If you owe taxes and are unable to pay the full amount, don’t despair. The IRS offers a payment plan that allows you to make monthly payments toward your debt. This can be a huge relief, as it can help to lower your stress levels and prevent you from falling behind on your taxes.
To set up a payment plan, you will need to complete an application and submit it to the IRS. Once your application is approved, you will be able to make monthly payments until your tax debt is paid off.
Keep in mind that there may be interest and penalties added to your balance, so it’s important to stay on top of your payments. But with a little planning and effort, you can get your tax debt under control.
Currently Not Collectible Status
If you find yourself unable to pay your taxes, you may be eligible for what is called currently not collectible status. This means that the IRS will temporarily stop trying to collect your tax debt. To qualify, you must prove that you are unable to pay your taxes and do not have the assets to sell to pay your debt.
Additionally, you must prove that you are making an effort to resolve your financial situation. If you can obtain currently not collectible status, the IRS will not take any collection action against you for some time. This can give you the breathing room you need to get back on your feet financially.
If you think you may qualify for currently not collectible status, it is important to speak with a tax professional as soon as possible.
Innocent Spouse Relief
Many married couples file joint tax returns, which means that they are both responsible for the taxes owed. However, there are cases where one spouse may be responsible for the tax debt while the other spouse is innocent. In these cases, the innocent spouse may be eligible for innocent spouse relief, which means that they will not be held liable for their spouse’s tax debt.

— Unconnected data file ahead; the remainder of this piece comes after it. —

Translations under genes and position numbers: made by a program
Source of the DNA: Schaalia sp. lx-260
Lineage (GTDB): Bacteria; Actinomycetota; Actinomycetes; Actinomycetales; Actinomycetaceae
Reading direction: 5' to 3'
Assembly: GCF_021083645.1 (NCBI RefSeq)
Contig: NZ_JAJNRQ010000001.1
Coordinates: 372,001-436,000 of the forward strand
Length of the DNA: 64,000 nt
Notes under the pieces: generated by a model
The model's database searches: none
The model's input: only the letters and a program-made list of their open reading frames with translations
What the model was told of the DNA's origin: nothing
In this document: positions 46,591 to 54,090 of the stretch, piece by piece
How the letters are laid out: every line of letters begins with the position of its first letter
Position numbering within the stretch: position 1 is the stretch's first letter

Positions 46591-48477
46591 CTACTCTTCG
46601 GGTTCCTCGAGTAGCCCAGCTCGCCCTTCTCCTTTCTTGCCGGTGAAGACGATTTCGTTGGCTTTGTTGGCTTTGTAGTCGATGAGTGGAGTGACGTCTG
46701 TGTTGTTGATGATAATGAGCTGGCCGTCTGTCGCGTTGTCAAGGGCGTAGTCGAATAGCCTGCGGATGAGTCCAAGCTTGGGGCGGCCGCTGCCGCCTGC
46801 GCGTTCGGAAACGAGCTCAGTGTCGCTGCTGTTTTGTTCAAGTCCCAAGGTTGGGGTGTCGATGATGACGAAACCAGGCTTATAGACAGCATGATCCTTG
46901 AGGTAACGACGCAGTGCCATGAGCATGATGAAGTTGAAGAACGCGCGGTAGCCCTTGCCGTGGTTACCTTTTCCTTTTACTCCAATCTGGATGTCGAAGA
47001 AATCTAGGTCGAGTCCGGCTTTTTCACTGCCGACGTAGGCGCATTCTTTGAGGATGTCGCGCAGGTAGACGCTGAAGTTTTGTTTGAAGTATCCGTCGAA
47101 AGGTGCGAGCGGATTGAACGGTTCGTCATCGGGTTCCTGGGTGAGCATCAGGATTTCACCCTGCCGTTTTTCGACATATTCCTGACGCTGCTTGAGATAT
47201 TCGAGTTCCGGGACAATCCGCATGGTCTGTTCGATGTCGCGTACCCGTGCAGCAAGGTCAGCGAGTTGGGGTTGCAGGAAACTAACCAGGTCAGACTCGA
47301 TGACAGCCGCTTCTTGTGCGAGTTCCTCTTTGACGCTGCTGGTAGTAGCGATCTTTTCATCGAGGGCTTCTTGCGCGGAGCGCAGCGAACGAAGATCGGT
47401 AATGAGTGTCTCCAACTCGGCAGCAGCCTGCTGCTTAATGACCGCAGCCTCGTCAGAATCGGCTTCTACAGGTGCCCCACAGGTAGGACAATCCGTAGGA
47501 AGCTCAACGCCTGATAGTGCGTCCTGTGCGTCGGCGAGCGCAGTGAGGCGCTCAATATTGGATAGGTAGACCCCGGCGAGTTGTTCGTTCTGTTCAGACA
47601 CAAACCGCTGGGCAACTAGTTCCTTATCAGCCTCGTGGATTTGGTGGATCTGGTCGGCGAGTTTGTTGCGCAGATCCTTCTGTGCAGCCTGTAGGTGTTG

To qualify for this relief, you must meet certain requirements, such as demonstrating that you did not know about your spouse’s tax liability and that you would not have benefited from the tax evasion. If you believe you qualify for innocent spouse relief, you should contact the IRS as soon as possible.
Tax Levy Release
A tax levy is a legal action taken by the IRS to collect unpaid taxes. This can include seizing assets, such as your home or car, or garnishing your wages. A tax levy can be a stressful and difficult situation to deal with, but there are options available to help you resolve the issue.
One option is to request a tax levy release. This means that the IRS will agree to not take any collection action against you for some time. This can give you the time you need to catch up on your taxes or sell assets to pay off your debt.
To request a tax levy release, you will need to complete an application and submit it to the IRS. If your application is approved, the IRS will agree to not take any collection action against you for some time.
Ready to Apply for Offer in Compromise?
An IRS offer in compromise is a tool available to taxpayers who are unable to pay their full tax liability. This program allows taxpayers to settle their federal tax debt for less than the total amount owed.
To be eligible for an offer in compromise, you must meet certain requirements including being current on all your taxes and filing all required returns.
Be sure to check out our blog for more articles like this one that provides detailed information on offer in compromise to IRS, other IRS programs and services, and how to pay a tax debt.